Running this morning before the heat of summer tunes up, I pause by each old barn along Foothills Road that traces the edge of Glass Hill to the west and ruffled hayfields and cat-tail, willow and camas wetlands of Ladd Marsh to the east.
Normally drawn to the barn swallows that nest under eaves or the chubby marmots that romp in open doorways, today it’s all about clean symmetry against a periwinkle sky and tin can lids nailed to knotty planks with flaking paint.
Stories. I once knew a wizened, hunched rancher named Gene who grew up in the leaning, narrow, wooden two-story house I lived in for a year, 12 miles outside of Helena, Montana, on a 2,000-acre ranch. Gene would show up in his 1940s vintage tractor, heading my way from the new place nearby to find a useful part for repairs in that classic heap of rusted metals and old farm machinery in the field.
He’d tell me about the big red barn, the one that burned down on a 4th of July. Fireworks. The whole sky flaming, the sizzle, the smoke, the terror of that day seemed so recent that I thought I’d just missed the fire of a half-century ago.
I wondered if Gene’s barn looked like the red barns of Foothills Road. He could have told me every detail, recalled every diamond-shaped window, gate a bit off its hinges, and the sound of the weather vane creaking in a high wind. I wish I’d lingered with him more. Not hurried off to work. Taken time, for he’s long gone.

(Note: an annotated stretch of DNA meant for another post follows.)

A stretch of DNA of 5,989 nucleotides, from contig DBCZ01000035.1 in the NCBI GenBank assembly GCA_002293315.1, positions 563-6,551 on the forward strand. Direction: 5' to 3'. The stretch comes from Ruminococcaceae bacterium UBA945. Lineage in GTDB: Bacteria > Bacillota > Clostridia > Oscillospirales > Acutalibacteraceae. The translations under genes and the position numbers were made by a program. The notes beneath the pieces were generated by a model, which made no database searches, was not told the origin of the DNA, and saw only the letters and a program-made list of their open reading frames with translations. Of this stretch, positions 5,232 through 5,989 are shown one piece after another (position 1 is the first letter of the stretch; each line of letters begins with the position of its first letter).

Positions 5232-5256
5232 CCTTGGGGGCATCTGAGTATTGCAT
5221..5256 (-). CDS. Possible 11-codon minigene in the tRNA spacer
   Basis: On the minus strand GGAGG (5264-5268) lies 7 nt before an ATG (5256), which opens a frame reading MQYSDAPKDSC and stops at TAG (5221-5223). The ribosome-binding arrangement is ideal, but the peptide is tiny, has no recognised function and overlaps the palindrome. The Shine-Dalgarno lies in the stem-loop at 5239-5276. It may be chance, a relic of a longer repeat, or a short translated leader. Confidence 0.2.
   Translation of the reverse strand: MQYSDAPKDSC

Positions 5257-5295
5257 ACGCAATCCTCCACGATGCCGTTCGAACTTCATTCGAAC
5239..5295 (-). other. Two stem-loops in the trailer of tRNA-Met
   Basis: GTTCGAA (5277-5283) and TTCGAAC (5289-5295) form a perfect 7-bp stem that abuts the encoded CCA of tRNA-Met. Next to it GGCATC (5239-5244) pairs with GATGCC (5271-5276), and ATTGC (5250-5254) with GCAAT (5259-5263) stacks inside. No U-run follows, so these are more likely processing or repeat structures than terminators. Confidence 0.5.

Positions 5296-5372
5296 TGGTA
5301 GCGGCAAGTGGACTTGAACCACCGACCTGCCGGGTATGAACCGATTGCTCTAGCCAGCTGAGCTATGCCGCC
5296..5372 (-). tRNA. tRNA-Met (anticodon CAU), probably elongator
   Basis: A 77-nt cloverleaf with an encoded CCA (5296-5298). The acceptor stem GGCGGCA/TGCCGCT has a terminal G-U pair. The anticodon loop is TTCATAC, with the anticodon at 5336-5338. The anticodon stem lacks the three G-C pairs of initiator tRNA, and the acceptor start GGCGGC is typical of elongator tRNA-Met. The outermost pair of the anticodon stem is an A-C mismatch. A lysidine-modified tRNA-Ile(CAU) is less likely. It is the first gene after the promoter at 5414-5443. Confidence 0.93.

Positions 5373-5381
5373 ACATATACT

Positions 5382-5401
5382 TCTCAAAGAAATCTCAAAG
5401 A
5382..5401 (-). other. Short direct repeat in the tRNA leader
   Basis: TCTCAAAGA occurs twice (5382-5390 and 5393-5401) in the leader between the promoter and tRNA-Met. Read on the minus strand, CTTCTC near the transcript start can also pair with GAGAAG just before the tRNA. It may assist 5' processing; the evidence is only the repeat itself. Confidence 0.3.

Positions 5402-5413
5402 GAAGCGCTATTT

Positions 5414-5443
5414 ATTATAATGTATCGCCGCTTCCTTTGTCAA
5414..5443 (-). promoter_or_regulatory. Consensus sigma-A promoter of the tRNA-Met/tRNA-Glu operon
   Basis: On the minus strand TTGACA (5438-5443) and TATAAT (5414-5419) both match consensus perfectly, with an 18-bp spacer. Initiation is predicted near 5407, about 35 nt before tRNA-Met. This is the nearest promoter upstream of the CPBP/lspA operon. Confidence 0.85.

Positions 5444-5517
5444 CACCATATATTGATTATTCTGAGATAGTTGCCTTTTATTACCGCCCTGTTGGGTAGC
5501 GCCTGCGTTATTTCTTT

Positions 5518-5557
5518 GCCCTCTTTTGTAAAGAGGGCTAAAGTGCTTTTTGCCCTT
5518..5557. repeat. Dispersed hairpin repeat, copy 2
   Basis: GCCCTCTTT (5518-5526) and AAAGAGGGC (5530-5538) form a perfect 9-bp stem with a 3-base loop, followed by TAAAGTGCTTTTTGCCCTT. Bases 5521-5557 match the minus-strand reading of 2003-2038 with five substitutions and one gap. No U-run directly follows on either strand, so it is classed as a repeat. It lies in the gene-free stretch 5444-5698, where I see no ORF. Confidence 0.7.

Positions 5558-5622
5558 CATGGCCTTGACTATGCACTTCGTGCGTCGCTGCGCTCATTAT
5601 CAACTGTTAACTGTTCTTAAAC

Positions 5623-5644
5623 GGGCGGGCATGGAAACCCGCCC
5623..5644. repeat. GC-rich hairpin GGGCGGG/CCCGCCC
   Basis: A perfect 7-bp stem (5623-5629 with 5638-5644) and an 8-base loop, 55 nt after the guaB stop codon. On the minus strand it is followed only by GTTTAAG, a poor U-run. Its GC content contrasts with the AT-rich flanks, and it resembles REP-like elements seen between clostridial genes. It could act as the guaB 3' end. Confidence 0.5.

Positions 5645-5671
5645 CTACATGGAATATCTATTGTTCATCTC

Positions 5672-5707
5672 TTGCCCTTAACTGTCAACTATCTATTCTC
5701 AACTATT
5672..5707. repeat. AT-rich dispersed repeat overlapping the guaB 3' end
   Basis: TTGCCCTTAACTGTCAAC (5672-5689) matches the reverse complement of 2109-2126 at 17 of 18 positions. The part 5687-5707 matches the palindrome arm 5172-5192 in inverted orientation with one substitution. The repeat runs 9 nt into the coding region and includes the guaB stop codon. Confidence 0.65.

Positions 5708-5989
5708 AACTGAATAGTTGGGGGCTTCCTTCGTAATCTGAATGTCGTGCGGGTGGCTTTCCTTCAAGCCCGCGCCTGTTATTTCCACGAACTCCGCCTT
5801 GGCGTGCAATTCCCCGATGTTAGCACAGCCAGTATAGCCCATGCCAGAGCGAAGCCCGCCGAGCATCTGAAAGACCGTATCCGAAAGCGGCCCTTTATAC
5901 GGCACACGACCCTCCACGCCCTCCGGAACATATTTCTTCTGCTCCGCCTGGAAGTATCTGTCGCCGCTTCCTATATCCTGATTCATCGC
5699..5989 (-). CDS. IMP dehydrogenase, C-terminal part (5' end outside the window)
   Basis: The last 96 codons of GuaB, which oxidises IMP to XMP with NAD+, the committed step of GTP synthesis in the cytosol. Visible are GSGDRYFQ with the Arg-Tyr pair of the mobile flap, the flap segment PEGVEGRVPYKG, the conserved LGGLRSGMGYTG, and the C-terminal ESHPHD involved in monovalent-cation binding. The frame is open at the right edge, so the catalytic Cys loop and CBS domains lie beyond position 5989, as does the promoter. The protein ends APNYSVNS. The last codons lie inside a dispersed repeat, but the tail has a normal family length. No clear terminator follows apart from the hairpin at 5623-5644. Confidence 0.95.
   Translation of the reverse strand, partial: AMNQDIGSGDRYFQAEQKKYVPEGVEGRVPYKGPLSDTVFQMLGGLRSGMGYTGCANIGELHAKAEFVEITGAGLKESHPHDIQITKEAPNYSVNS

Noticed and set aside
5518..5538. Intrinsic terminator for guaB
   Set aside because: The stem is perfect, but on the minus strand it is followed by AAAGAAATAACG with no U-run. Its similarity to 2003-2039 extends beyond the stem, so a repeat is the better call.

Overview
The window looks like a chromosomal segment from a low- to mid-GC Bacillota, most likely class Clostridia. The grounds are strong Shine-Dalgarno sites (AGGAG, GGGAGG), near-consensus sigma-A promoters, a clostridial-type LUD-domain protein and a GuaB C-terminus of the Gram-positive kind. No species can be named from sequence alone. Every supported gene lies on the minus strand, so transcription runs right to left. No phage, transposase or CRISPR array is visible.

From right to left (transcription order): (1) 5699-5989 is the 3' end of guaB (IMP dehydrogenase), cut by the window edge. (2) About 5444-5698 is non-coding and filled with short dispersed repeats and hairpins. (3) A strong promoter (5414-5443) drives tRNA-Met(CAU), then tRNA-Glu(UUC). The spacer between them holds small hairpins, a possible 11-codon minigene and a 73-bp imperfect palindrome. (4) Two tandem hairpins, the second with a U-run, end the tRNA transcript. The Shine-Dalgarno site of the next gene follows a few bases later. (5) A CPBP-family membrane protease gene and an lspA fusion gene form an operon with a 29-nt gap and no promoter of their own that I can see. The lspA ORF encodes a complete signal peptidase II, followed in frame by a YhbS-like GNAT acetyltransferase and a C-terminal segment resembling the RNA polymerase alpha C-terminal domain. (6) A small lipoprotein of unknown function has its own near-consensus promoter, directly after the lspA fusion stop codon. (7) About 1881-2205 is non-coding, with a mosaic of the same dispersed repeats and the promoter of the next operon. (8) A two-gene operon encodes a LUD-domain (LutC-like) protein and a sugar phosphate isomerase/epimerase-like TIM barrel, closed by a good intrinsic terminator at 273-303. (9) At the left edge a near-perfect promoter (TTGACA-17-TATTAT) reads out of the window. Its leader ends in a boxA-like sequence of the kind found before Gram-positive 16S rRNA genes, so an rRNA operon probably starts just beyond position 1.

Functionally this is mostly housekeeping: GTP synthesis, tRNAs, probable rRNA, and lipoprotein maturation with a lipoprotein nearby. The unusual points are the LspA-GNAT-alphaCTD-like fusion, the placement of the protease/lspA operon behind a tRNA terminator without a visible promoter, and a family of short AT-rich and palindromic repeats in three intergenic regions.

What I did have was a year in Gene’s barn-like house of his childhood, long enough to struggle outdoors in a minus 40 degree blizzard with a wind chill that sent the temperatures pummeling down down to a cold so numbing I can feel it still- 25 years later.
Like the outer barn walls I saw this morning with nailed on pieces of tin and lids, Gene’s house harbored a dozen or so car license plates nailed at odd angles. They had their purpose too, covering flicker woodpecker holes and entry points for the honeybees that hummed within the walls.
The efforts failed over time. Inside, the living room wall buckled inward with the weight of liquid, golden honey. At the top of the steep stairs was an imprint of an iron on the wood floor. I’d touch that burned engraving of the too hot iron and think of Gene’s mother, raising eight kids there in the wind-struck plains just off the Continental Divide. Gene’s father came back once a year from the railroad for a week, but the rest of the time his mom took charge of everything- the kids, the gardens, the hayfields and horses, the cattle, and the chickens.
Storied houses. Storied barns. I want to meet an elder like Gene again. Listen. Take time. Peer through cobwebbed windows to know what it is to be rugged and brave, like Gene’s mother there on that Helena ranch, pulling on her boots and shouldering a door open into the night to tend to the latest emergency while her eight children dreamed, nestled together in two tiny bedrooms. Perhaps even then the walls hummed.
(Note–Foothills Road is on the edge of La Grande, Oregon)